Another way of working out biological age is telomeres length. Telomeres are the protective caps found at both ends of each chromosome. They have an important role in preserving information in the genome by protecting chromosomes from sticking together and degrading. Telomeres shorten each time a cell divides and they shorten progressively as you get older. When telomeres become too short, the cells enter a state called senescence, when they’re no longer able to divide. They’re often called ‘zombie cells’. These cells are linked to inflammation and age-related diseases. So, measuring telomere length can also be a good indicator for the ageing process.
How can you test your biological age?
A number of at-home test kits are currently commercially available. These are usually based on either testing a saliva or a blood sample to give an indication of your overall biological age.
Elysium Health – a US-based company- have developed a home test called Index. The test costs $499 but subscribers of the company’s supplement Basis can get the Index biological age test for the reduced price of $299. Life Length, myDNAage are other companies from which you can buy at-home test kits.
Can you tell someone’s biological age?
As subjective as this can be, the short answer is possibly yes! A number of studies have shown that the subjective assessment of age, from photographs for example, correlates well with measured biological age (2) (3). In a study, undergraduate students at a university in the US were shown photos of participants without any additional information (2). The students rated participants with higher biological age as looking older than their biologically younger peers. So, in the absence of any testing, you may be able to guess your biological age, possibly by knowing how old you look!
Can you turn back time?
As well as genetics, your biological age is influenced by a number of elements, including diet, exercise and other lifestyle factors like smoking, alcohol, stress and sleep. If you or other people think you look older than you actually are -or if by any chance you’ve tested your biological age and it’s higher than your calendar age- don’t despair! There are plenty of things you can do reduce your biological age and increase your healthspan.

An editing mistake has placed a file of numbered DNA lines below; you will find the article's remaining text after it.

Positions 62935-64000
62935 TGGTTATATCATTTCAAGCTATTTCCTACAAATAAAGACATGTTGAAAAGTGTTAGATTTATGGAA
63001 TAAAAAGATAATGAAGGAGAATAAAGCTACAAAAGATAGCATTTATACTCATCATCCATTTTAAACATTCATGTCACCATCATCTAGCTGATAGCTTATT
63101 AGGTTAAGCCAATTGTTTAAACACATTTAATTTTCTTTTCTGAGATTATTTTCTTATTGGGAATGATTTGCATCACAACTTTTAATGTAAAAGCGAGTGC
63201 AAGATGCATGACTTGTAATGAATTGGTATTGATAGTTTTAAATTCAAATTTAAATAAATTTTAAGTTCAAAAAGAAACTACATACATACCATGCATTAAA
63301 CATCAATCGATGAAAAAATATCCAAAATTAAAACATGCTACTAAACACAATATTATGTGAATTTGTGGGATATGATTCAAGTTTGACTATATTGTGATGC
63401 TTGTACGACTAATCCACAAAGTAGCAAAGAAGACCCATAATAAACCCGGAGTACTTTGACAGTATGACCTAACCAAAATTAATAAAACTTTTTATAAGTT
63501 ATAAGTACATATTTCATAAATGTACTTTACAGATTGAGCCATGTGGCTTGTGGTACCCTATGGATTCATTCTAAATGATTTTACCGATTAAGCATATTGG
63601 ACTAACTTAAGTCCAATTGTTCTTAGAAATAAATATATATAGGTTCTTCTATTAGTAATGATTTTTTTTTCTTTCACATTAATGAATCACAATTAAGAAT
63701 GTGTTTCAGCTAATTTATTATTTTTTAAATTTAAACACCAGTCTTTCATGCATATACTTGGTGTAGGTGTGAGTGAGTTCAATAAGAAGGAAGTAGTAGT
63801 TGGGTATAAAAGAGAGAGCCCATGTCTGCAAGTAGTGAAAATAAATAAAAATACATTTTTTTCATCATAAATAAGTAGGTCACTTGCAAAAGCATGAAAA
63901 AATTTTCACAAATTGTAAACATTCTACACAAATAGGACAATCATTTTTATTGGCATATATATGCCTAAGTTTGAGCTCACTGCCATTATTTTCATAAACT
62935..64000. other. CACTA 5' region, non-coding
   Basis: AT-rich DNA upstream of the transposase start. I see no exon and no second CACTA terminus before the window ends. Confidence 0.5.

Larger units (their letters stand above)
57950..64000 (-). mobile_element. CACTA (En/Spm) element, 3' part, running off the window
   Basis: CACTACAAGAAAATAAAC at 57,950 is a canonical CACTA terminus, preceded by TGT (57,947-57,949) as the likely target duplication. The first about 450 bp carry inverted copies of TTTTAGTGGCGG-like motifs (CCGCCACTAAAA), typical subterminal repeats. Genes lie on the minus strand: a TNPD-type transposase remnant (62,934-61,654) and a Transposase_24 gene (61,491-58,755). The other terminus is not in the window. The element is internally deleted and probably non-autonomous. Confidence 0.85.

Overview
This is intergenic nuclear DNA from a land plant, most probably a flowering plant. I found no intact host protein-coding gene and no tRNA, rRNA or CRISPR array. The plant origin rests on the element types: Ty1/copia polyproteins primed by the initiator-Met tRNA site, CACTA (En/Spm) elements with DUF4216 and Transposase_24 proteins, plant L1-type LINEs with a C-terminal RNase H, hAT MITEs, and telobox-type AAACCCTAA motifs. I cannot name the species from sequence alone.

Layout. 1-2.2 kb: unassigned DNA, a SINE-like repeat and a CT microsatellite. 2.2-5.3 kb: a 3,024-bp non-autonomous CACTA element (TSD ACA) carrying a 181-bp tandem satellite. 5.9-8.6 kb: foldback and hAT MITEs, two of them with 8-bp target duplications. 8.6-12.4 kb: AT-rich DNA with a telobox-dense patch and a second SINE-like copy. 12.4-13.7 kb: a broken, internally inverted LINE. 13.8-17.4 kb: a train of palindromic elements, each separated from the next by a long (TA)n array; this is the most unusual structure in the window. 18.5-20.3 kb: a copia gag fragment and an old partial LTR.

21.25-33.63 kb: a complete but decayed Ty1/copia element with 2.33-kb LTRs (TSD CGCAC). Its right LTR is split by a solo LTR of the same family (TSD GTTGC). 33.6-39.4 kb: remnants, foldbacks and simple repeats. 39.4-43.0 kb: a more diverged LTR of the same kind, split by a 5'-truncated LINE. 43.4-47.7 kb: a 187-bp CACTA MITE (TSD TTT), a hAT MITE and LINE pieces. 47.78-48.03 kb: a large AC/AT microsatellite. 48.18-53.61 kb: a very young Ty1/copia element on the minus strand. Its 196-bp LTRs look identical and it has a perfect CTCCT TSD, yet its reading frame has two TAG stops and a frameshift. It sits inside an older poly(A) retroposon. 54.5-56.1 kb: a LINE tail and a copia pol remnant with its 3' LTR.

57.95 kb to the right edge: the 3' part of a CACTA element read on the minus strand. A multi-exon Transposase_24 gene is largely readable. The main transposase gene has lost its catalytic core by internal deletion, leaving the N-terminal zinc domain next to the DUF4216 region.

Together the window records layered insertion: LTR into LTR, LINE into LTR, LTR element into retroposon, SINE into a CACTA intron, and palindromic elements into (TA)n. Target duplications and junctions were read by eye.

Essentially, it’s things you already know about! Mainly, a healthy diet, exercising regularly, not smoking, drinking in moderation, lowering stress and getting enough good quality sleep. What’s exciting is there could be other strategies which could have a significant effect on longevity. We don’t specifically know the ideal factors, as this field is fairly new, but we know that in animals, things like fasting and calorie restrictions can increase longevity. I’ll talk about this in more detail in a separate blog post.
As it turns out, age could be just a number! Knowing your biological age could help you determine your rate of ageing, and this means you can take active steps to help you age in the right direction!
1. Examination of the Dimensions of Biological Age. Jazwinski, S. Michal and Kim, Sangkyu. 2019, Frontiers in Genetics, p. 10: 263.
2. Quantification of biological aging in young adults. Belsky, D W, et al. 2015, PNAS, pp. 112 (30) E4104-E4110.
3. Perceived age as clinically useful biomarker of ageing: cohort study. Christensen, K, et al. 2009, The British Medical Journal, p. 339:b5262.